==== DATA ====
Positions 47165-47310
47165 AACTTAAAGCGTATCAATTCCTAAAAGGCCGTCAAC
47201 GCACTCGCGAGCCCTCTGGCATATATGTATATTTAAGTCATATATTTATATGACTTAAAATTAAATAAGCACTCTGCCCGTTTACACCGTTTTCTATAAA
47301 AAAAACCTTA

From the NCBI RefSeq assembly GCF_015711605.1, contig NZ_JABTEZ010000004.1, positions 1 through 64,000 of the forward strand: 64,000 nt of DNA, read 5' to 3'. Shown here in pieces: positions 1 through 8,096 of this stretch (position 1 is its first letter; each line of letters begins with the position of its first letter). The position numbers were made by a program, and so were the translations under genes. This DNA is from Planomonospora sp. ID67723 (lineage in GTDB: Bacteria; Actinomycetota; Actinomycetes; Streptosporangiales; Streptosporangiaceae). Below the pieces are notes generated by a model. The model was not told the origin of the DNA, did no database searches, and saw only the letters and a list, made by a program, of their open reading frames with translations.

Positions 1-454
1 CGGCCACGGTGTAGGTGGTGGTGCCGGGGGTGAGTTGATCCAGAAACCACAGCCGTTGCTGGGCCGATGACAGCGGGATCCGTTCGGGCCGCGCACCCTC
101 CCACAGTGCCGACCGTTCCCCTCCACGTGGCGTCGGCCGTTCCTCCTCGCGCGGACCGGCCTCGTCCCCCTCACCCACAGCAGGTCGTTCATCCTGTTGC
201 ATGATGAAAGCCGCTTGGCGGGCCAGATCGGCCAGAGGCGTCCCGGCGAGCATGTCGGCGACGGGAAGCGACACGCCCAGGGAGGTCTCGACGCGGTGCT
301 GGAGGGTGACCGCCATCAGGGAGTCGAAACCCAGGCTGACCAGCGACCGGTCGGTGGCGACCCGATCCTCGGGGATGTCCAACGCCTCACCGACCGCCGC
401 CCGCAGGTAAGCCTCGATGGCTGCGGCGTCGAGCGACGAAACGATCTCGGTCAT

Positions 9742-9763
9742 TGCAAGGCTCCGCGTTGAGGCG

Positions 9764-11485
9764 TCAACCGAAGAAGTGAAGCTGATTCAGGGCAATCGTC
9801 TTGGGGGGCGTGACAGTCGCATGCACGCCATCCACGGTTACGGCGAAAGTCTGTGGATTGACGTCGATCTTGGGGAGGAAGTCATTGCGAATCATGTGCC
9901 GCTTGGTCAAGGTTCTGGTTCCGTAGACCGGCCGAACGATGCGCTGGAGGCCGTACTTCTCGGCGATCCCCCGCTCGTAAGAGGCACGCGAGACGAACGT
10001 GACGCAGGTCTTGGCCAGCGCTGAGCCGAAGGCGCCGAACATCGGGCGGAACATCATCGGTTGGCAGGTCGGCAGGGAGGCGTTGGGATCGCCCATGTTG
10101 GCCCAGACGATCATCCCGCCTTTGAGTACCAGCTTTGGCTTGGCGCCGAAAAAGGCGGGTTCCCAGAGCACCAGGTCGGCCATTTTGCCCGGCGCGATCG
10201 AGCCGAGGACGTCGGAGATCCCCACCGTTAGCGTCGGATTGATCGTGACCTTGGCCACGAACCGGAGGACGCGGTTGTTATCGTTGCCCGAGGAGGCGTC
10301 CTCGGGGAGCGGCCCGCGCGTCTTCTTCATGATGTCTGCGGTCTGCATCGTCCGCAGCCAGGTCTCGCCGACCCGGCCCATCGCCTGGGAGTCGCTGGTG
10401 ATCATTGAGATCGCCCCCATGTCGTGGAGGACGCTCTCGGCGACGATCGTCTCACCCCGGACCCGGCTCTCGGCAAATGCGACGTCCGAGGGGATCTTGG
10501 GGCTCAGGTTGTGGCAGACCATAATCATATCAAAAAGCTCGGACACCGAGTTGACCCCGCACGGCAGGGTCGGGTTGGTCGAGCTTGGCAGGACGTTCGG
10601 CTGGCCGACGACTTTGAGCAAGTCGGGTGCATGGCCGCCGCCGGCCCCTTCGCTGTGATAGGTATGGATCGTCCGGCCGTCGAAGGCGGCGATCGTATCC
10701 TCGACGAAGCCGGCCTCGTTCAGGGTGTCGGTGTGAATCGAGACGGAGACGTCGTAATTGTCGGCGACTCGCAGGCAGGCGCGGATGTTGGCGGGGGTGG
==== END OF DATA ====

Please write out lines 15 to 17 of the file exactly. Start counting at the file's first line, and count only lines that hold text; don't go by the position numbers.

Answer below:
9764 TCAACCGAAGAAGTGAAGCTGATTCAGGGCAATCGTC
9801 TTGGGGGGCGTGACAGTCGCATGCACGCCATCCACGGTTACGGCGAAAGTCTGTGGATTGACGTCGATCTTGGGGAGGAAGTCATTGCGAATCATGTGCC
9901 GCTTGGTCAAGGTTCTGGTTCCGTAGACCGGCCGAACGATGCGCTGGAGGCCGTACTTCTCGGCGATCCCCCGCTCGTAAGAGGCACGCGAGACGAACGT